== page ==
The closing gap of the ‘Veerse Gat’ was 320 metres wide. The threshold, on which the caissons stood firmly, was situated 11 metres below Amsterdam ordnance zero and was 100 metres wide. This threshold was constructed, following the so-called method of filter construction, a way to help protect the bed from erosion. Another solution to prevent erosion is the placement of a fascine mat. This is often a construction of osier, which is sunk using stones. Because of the labour-intensive character of osier revetments (which come from osier-beds), geo fabric is mostly used today. Geo fabric is a polyester fibre, like many clothes,
sails, curtains and sleeping bag fillings. These fibres are wear-resistant, very elastic, and resistant to acids. The filter construction which is used for the threshold of the ‘Veerse Gat’ dam contained many layers of stone of different grain sizes. The grain diameter of the top layer and the bottom is determined by means of the standards for sufficient current resistance. The top layer of the threshold of the ‘Veerse Gat’ dam was made of such large stones, that the threshold kept its position, even during the strongest currents (that is, just before the placement of the last caisson).
The caissons needed to meet many quality requirements. Firstly, the dam had to be strong and firm. A ‘firm’ dam means that there is a little chance that the dam will be affected by the pressure of the water. The second quality requirement was that the caissons initially needed to be able to let water through. The caissons needed to be stable during the transfer and the sinking phases. Lastly, the caissons needed to have a good floating ability. Otherwise, it would have been impossible to move them into the right positions. To meet these requirements, the standard caissons were modified in a number of ways. Firstly, the caissons were given taller and stronger sidewalls.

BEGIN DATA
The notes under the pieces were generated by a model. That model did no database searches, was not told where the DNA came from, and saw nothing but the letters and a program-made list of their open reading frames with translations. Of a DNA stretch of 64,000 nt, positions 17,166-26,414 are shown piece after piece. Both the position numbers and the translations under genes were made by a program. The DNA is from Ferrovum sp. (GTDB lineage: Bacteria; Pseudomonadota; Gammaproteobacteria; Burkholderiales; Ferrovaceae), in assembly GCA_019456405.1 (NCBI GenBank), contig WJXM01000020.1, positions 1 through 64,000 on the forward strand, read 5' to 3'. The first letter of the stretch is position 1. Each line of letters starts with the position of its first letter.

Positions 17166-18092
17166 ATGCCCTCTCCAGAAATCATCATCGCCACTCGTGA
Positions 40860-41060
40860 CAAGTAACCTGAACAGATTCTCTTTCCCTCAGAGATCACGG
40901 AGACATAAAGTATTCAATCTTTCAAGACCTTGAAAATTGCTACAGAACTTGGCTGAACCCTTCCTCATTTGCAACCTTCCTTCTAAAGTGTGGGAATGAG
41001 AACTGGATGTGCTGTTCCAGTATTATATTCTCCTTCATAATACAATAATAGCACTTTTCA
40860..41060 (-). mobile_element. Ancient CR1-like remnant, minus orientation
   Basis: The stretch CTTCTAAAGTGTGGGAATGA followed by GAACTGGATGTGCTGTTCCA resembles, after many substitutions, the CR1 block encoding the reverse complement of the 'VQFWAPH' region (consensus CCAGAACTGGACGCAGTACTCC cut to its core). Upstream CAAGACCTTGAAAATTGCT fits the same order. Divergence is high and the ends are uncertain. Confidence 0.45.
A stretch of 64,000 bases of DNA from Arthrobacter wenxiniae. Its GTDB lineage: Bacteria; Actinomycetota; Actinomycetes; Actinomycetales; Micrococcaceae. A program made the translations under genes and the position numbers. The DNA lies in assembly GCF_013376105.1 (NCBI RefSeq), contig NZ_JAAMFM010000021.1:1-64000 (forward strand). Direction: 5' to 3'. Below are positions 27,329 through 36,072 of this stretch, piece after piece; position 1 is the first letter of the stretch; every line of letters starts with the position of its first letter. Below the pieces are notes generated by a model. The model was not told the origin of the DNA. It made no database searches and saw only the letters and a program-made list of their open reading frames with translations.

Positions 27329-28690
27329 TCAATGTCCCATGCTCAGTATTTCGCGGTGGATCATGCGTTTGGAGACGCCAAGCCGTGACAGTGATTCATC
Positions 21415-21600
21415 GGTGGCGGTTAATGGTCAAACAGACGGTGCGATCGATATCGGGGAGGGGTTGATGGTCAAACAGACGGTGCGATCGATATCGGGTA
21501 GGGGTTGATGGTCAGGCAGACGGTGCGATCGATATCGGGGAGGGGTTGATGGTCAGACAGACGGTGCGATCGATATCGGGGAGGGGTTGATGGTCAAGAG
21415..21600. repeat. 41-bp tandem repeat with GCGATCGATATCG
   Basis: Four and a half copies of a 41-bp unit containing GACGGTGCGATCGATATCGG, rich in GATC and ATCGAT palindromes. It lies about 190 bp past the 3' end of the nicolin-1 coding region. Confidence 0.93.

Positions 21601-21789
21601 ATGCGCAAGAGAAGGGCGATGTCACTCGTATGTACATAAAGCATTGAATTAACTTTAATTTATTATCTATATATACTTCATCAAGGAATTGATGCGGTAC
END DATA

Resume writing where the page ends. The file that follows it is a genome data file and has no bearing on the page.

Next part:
Secondly, only the concrete areas that water would flow through were reinforced. Also, the concrete itself was left out. A basin was fixed on top of the caisson, which would be filled up with sand, to ensure that the caisson would keep its position after the placement.
The construction of the ‘Veerse Gat’ dam would have been much more complicated, without the use of the new caissons. Drain caissons are enormous hollow basins which consist of float partitions and raiseable slides. Each one was the size of a seven floor flat. Because they were hollow, it was relatively easy to transfer them to their relevant positions. The caissons were sunk into position by filling them with water, and the float partitions were removed. Consequently, the slides were raised, after which the water of the North Sea could flow through unhindered. When all the caissons were in place, the slides were let down simultaneously. This happened at the very moment when the ebb changed to flood. Finally, the caissons were filled with stone.
To be sure that the tides would not move the caissons, a layer of sand was put on top as an extra precaution. Eventually, a layer of asphalt was laid on top of the sand and stones. A road was built on the side of the lake of Veere, and the side of the North Sea was given a wide beach. In the nineties, the whole area was raised with sand, after which beach grass was planted. It was a condition that the asphalt dam had to look as much like a dune as possible.